As Benedict XVI said at Auschwitz: “In the end, there can only be a dread silence, a silence which is itself a heartfelt cry to God: Why, Lord, did you remain silent? Rouse yourself! Do not forget mankind, your creature!”

Yet, in spite of such unspeakable deeds, as a newspaper said, there were angels there. God’s messengers! One of them was Fr Engelmar Unzeitig, CMM, a member of my congregation, who was beatified last September 24. I have decided to take him as my angel of God’s mercy. Yes, an angel in the hell of Dachau!

Soon we will celebrate Mission Sunday, permeated this year by the distinct light of the extraordinary Jubilee of Mercy. It invites us to consider our missionary task as “a great, immense work of mercy.” We are all missionary disciples, asked to go out and generously offer our knowledge, creativity and experience in order to bring the message of God’s boundless tenderness and compassion to the entire human family.

Our Christian God is rich in mercy indeed. He wants us all to experience his love. But only a personal experience of his most generous tenderness will make us announce his mercy, “the beating heart of the Gospel” (Misericordiae Vultus, 12). There is no alternative to this. It is there that we find our missionary mandate: in our being stirred to the depths of our beings by Christ’s mercy. Only then are we able to live it and make it known to all, whatever our situation, our capabilities or age – each one according to his vocation and in his or her way.

The greatness and power of our God reveals itself precisely in his capacity to identify with all in all situations without any distinction, especially with the marginalised, the poor and destitute. He involves himself tenderly in our human reality just as a father and mother do in the lives of their children. It may even be better to talk of his motherly love, a love coming from the womb.

Words, words, words! This, in a way, is our world. But we would do well to remember that the most eloquent way to speak in our age is not in words but in actions. Fr Unzeitig gave his all, his strength, talents, time and energy, willingly and joyfully, for the sake of others, the neediest in particular. In him we see a concrete image of our Mother-God’s extreme mercy.

Fr Engelmar feeds us in many ways with God’s abundant mercy. He was just 30 when he was sent to Dachau in 1941. His crime? He encouraged his parishioners to be faithful to God and to resist the lies of the Nazi regime, showing thus that he was in no way a racist. He took the initiative to study Russian to be able to help the influx of prisoners from Eastern Europe. And when a wave of the deadly typhoid fever swept through the camp, he and 19 other priests volunteered to do the impossible: to nurse prisoners in the barracks affected by the epidemic, bathing and caring for the neediest, consoling them, praying with them and offering them the last rites.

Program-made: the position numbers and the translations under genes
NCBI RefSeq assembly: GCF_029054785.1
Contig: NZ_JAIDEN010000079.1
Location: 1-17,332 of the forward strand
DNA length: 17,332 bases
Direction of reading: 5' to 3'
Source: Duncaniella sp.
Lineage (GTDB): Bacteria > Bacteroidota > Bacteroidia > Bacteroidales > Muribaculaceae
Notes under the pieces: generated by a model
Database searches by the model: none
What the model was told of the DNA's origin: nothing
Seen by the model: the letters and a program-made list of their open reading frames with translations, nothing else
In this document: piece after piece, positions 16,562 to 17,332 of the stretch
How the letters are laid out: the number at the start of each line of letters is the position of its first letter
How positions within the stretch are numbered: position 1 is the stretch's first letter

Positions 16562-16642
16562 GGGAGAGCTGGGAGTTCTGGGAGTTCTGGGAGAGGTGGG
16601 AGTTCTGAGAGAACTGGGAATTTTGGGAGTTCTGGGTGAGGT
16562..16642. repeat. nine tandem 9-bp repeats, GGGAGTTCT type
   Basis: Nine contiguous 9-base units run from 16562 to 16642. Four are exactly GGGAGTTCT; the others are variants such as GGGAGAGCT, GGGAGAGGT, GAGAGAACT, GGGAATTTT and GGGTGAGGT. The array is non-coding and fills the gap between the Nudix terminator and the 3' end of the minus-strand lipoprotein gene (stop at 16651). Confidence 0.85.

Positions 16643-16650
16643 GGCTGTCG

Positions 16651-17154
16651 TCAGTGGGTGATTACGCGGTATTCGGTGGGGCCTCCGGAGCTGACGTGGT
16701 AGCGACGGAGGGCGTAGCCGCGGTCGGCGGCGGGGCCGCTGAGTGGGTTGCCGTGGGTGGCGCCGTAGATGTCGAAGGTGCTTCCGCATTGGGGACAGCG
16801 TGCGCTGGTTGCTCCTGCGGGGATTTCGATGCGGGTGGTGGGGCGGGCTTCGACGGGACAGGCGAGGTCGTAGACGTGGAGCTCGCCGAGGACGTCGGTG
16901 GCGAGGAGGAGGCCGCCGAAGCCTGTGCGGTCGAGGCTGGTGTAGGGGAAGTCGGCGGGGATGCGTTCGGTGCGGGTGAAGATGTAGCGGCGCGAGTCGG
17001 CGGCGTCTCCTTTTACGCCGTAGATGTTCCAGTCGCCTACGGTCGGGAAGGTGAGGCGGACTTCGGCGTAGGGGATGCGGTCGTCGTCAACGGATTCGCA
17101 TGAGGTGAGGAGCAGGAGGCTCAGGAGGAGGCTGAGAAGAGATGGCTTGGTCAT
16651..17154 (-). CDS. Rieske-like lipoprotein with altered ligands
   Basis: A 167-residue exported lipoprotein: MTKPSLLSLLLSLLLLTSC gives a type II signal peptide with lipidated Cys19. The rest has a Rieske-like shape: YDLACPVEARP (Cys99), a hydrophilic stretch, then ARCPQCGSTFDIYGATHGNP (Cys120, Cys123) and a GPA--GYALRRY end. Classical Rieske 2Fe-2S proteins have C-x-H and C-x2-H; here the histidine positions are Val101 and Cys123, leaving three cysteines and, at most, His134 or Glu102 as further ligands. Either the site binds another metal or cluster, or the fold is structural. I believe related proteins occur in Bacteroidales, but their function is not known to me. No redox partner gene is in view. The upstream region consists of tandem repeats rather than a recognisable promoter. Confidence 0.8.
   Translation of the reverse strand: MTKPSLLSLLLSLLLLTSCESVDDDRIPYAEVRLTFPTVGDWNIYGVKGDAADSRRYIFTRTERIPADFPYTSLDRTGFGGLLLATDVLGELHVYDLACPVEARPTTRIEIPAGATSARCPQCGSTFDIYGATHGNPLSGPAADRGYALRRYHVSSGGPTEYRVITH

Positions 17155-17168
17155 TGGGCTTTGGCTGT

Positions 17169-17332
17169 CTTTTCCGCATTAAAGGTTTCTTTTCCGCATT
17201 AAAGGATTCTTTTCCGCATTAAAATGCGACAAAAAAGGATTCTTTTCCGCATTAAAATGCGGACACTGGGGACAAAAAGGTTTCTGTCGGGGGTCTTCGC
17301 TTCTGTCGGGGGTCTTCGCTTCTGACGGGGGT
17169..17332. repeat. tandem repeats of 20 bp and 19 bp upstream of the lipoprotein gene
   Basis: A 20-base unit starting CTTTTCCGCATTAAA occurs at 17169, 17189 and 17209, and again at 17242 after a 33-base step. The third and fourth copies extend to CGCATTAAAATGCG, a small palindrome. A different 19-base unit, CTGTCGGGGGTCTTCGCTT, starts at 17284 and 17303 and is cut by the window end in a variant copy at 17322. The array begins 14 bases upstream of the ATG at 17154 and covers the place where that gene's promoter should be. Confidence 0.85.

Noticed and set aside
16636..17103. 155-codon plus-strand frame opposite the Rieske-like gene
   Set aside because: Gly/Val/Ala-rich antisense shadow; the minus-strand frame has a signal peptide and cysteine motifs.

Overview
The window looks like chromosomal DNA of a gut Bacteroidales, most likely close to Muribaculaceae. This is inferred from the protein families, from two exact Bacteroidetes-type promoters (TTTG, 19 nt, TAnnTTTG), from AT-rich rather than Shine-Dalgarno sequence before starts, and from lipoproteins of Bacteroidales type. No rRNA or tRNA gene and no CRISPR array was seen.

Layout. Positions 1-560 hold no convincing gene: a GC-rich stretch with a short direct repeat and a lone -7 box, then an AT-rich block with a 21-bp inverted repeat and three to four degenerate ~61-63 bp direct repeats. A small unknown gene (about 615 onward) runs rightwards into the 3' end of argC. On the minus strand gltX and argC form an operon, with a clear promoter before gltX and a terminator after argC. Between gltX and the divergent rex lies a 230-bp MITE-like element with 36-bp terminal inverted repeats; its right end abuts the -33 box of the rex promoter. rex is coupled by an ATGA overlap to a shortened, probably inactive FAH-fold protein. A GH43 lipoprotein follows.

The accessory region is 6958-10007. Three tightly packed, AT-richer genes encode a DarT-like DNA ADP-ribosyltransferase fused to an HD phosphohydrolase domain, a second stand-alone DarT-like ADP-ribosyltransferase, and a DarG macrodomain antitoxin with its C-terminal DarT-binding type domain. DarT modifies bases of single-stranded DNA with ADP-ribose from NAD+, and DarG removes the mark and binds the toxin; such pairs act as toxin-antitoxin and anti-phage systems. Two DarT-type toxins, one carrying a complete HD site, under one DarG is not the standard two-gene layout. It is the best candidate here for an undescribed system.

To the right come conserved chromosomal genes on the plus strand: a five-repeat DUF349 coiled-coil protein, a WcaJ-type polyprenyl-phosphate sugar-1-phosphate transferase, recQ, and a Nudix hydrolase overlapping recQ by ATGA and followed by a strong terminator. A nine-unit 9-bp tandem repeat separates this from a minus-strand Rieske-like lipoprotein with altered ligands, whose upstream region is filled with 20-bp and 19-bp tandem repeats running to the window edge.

This profoundly human and priestly response was an almost certain death sentence – for Fr Engelmar did die from this disease on 2 March 1945 at the age of 34. No wonder that he is called “the Maximilian Kolbe of the Germans,” but also the “Angel of Dachau,” and “Martyr of charity.” His inmates bore magnificent witness to his holiness. One said of him: “He im-pressed me immediately, for he was radiating simplicity, humility and modesty as well as a constant inner joy.” Another declared: He “was the personification of love. More I cannot say about him. That is what he was: Love!”

The treatment of the priests at Dachau was unpredictable.
Sometimes they were allowed to worship; at others they were severely treated. On one particular Good Friday, dozens of priests were selected for torture to mark the occasion. Here one can only guess at the kind of unimaginable atrocity and horror he and others faced every day. Yes, Dachau was hell on earth.

How to explain then that Fr Engelmar did not become deeply depressed, even insane, in this inferno? He found sustenance in God’s own mysterious presence, in his tremendous faith in God’s goodness and in his service to the neediest.

Fr Engelmar was simple, humble and modest, and recollected. Even innerly joyful! How could he applause and acclaim God’s goodness and see everything as a grace while all that appeared around him indicated that this was the triumph of evil. His writings confirm this. He was a missionary at heart, blessed with a truly saintly life! A God-given gem!

In the light of these events we are faced with an inescapable challenge: are our hearts wide open to let that grace disturb, trouble, stir and foment the innermost depths of our life? It is useless to know and even admire a saint if we do not even come close to wanting this connec-tion… and even wanting to imitate the saint.

As I am saying this, I feel terribly ashamed when I consider the compelling message of Pope Francis. He reminded that we are all called to “go forth from our own comfort zone in order to reach all the ‘peripheries’ in need of the light of the Gospel.” Are we willing to learn to “love as our God loves us and make of our lives a free gift, a sign of his goodness?”

For this to happen, we need to convert from the smugness, insensitivity, even indifference, in which we shut ourselves away in our contemporary world, with all its human misery and tragedy, situations that call for our personal involvement in acts of compassionate mercy.